In the vibration gyro (10), however, since the dumping characteristic changes according to the amount of the elastic adhesive (26), it is difficult to make the degree of lessening the external vibration constant (reproducibility is not excellent). Consequently, a problem exists such that it is difficult to detect the angular velocity with high precision. The elastic characteristic of the elastic adhesive (26) changes (deteriorates) due to temperature change or change with time. Therefore, the vibration gyro (10) also has a problem that it is difficult to excellently reduce leakage of vibration for long period. It is not easy to manage the elastic adhesive (26) and, moreover, workability of the elastic adhesive (26) is low. There is consequently a problem that it is also difficult to improve productivity of the vibration gyro (10).

As a method capable of more effectively reducing the influence on the vibrator of external vibration, a vibration gyro in which the vibrator is vibrated in a vibration mode which is hardly set for the vibrator by the external vibration is proposed. As a vibration gyro of this kind, for example, a gyro (gyroscope) disclosed in Japanese Patent Laid-open No. Hei 10-267667 is known. In this gyro, a ring-shaped vibration resonator (1) is suspended in magnetostatic field by a plurality of flexible supporting beams (5), and a vibration mode of vibrating the vibration resonator (1) by electromagnetic induction so that the shape can be changed from a ring shape to an oval shape or from the oval shape to the ring shape is used. Since the vibration mode is hardly set by external vibration, in the structure, even when external vibration is added, the influence on the vibration mode is extremely small. Therefore, in the gyro, also in the case where the external vibration is added, the angular velocity can be detected with high precision.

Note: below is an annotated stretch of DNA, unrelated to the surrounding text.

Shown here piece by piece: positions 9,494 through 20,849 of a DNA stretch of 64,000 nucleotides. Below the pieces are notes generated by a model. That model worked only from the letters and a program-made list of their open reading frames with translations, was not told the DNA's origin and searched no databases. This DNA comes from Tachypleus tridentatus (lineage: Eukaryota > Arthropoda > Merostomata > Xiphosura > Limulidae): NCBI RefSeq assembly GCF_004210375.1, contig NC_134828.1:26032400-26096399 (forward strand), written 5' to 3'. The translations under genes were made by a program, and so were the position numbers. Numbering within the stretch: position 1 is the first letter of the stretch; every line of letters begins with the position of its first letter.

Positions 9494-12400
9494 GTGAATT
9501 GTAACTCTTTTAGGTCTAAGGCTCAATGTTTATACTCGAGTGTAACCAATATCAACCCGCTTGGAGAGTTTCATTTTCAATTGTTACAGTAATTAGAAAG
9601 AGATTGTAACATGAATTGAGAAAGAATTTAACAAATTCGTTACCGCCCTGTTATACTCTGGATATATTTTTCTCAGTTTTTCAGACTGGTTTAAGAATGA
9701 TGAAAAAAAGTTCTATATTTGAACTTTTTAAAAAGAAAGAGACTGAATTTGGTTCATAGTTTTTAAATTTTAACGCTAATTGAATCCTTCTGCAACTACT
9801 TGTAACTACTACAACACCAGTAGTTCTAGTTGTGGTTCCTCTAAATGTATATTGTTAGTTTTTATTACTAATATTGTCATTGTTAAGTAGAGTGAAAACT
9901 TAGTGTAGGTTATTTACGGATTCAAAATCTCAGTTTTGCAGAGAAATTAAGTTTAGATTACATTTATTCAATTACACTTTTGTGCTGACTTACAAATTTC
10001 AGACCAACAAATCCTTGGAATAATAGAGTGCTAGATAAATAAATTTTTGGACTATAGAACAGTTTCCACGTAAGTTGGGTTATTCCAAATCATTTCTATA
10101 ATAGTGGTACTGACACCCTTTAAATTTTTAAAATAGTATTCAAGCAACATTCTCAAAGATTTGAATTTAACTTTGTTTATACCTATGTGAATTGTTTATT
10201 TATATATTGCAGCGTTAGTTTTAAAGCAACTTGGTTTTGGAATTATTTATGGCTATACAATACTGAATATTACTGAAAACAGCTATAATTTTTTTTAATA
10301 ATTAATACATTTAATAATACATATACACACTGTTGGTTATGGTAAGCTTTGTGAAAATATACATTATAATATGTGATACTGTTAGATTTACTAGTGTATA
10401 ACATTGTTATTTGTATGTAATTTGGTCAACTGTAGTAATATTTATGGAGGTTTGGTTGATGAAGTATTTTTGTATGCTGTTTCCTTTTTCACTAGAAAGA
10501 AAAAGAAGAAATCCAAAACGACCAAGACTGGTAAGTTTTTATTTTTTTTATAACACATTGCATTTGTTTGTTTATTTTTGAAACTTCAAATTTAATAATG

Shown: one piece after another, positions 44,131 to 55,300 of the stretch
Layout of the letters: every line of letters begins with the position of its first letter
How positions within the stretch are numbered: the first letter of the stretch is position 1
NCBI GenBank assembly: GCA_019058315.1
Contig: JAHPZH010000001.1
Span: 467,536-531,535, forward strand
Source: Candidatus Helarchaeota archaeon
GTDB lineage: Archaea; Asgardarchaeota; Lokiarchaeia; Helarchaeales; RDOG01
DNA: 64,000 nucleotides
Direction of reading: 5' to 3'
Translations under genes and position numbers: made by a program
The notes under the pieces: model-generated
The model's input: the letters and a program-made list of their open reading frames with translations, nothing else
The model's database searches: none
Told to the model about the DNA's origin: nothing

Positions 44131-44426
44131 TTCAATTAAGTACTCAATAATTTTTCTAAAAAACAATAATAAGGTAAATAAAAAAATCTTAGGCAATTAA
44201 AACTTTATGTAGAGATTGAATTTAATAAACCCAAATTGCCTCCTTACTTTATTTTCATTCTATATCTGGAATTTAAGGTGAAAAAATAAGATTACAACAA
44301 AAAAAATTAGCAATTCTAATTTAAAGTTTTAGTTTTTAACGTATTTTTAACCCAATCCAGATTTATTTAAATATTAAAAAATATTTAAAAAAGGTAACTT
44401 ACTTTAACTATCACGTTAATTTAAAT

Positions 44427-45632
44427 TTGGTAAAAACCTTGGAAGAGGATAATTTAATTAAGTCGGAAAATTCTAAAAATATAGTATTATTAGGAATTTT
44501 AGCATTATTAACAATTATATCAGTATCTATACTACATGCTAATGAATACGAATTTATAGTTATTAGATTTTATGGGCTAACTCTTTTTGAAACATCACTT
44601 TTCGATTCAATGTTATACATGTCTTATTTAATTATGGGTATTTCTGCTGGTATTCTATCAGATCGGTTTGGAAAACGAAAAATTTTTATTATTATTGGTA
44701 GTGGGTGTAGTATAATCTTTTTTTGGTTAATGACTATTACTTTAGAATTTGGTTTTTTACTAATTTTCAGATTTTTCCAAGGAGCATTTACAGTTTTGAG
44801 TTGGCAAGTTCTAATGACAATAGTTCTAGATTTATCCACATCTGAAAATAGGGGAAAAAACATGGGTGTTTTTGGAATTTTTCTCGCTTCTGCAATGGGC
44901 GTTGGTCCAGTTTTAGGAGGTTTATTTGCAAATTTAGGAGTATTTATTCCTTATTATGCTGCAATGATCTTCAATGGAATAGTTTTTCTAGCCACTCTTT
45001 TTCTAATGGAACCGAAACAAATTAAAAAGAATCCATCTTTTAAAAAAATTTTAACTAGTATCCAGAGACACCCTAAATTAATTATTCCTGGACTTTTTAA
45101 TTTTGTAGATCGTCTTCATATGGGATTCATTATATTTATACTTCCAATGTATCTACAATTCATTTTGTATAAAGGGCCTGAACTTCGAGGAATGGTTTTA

The gyro has, however, a problem that the plurality of flexible supporting beams (5) supporting the vibration resonator (1) have to be manufactured with high precision by using, for example, micromachining, so that the manufacturing cost is high.